*Guest blog about Monday’s MoMa experience: Perfect Day
*Post about my John Taylor book signing: ‘Cause You’re Getting Me Out of It
*Comic Con experience and meeting of Zachary Quinto: I Won’t Turn You Out…
*Meet and greet with President Obama: Meet el Presidente
*Guest blog about travel packages the band did in 2003: Finest Hour
I chose these posts for a few reasons. First, the guest blogs seem to capture really big deals in the history of the Duran Duran fandom. Those “meet and greets” were beyond the normal. They were special and they were significant for those who participated. The middle three were ones that I could speak to, personally, since they are my experiences and ones that I learned a lot from. I’m sure that there were other posts that I could have included. Plus, these all had some or all of the elements I’m going to be emphasizing here.
Elements that make up perfect meet and greets:
1. Rules help.
In all of the posts I mentioned often, they all stated that rules were clearly explained. It was clear about when to show up and where. The fans knew what to expect in terms of interactions with the celebrities, including if the fans would approach them or vice versa. The same was true for any sort of physical contact. Fans knew where they needed to go and where the celebrities would be within the specified location. Things like photographs were spelled out, including who could take pictures, who couldn’t, when you could, the role of the professional photographer, etc.
2. Other employees connected to the celebrities should be present.
These employees help probably both famous and fan know that the rules mentioned above will be followed. On top of that, they create a sense that this is a big deal to fans, which makes it feel more special. Plus, fans often like to know or talk to those people as well! I know that I do! 🙂
3. The setting and extras make a difference.
Meet and greets in gross hallways feel icky. On the other hand, meet and greets in nice settings like restaurants, banquet halls, bars, etc. make it feel more special. Those kind of places show that the meet and greet wasn’t an after thought but something planned out, something important. It reinforces the goal of the meet and greet as the fans feel like they matter and their experience matters. Food is another nice touch, if and only if, the food is quality. If it isn’t quality, then, the message to the fans shift from you matter to you being an afterthought. Likewise, drinks are always a plus!
4. Time and space are essential.
Fans need to know that they are NOT rushed. They need the time to actually exchange words with the celebrity of choice. If fans feel rushed or feel like they only have 30 seconds, the experience won’t be as positive and could even feel negative. Fans could feel like they don’t matter again and that the celebrity(s) is just doing this because they have to rather than because they want to. Likewise, fans need to have some space to just be with the celebrity. I don’t know of any fan who wants to share her/his moment with the celebrity of choice with 50 other people breathing down one’s neck. Also, meet and greets should just happen for those who are assertive, socially. If you are there, it should happen with no pressure on how to be.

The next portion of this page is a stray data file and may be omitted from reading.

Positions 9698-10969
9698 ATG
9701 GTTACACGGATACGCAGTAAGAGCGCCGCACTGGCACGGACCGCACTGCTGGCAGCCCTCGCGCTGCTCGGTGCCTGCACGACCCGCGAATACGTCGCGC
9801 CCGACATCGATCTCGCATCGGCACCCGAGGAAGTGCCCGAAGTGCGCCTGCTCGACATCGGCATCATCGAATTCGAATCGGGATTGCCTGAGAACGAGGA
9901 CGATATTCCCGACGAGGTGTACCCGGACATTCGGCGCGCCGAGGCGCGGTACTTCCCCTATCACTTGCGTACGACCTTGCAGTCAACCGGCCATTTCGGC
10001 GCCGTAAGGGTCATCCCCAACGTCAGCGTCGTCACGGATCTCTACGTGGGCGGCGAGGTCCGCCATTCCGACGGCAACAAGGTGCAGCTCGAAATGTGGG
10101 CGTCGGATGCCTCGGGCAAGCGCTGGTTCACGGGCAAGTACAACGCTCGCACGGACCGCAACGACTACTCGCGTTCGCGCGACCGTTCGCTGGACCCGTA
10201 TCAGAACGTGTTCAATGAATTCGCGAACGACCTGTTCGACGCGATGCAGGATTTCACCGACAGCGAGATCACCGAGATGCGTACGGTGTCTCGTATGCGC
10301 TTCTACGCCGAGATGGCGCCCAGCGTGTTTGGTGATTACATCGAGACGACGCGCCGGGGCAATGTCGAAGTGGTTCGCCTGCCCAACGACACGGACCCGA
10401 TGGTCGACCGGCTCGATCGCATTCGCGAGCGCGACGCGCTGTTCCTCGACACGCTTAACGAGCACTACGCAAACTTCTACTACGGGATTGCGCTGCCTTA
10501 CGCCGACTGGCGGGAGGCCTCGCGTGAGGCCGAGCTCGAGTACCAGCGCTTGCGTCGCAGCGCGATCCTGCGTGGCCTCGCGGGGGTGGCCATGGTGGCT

Results of the perfect meet and greets:
For the Fan:
First, all the fans feel like they have had their moment, their special and real moment with an idol(s). On a personal level, that really matters!!! Every fan I know wants this. Second, for the community, there is a decline in that competition between fans. If everyone at a meet and greet has her/his chance, moment, etc., there is no need to fight for time or attention from the celebrity. Everyone can just be happy for each other. Then, there is more joy and harmony within the fan community. Lastly, people’s fandom is reinforced. They love the celebrity MORE after a perfect meet and greet.
For the Celebrity:
First, these kind of meet and greets enhance people’s fandom. They are more likely to stay fans, which is super important for celebrities who take breaks or have long stretches outside of the spotlight (*coughDuranDurancough*). Likewise, they are also more likely to support the celebrities’ projects. That support could come in the form of talking about the celebrity(s) in one’s real life interactions but also on social media. It could also come in the form of buying more products (cds, concert tickets, merchandise, etc.). Second, a happier fan community also works to keep fans in the community. If the competition gets too much or leads to negative interactions between fans, those fans could decide to leave. That is a loss of money and attention to the celebrity. Lastly, if the fans have these well-structure chances to interact with the celebrity(s), then there might not be as many fans bothering them at off-work times or, in ways, that are less than comfortable for the celebrity. Truly, these kind of meet and greets are a win-win for all involved.
This list is probably not complete, but this is how I see it. Am I the only one? What do you think? What does the perfect meet and greet contain? As a Duranie, I could only hope that the band looks at Monday’s event and things like those previous travel packages in order to determine their meet and greets in the future. I think it would benefit all of us.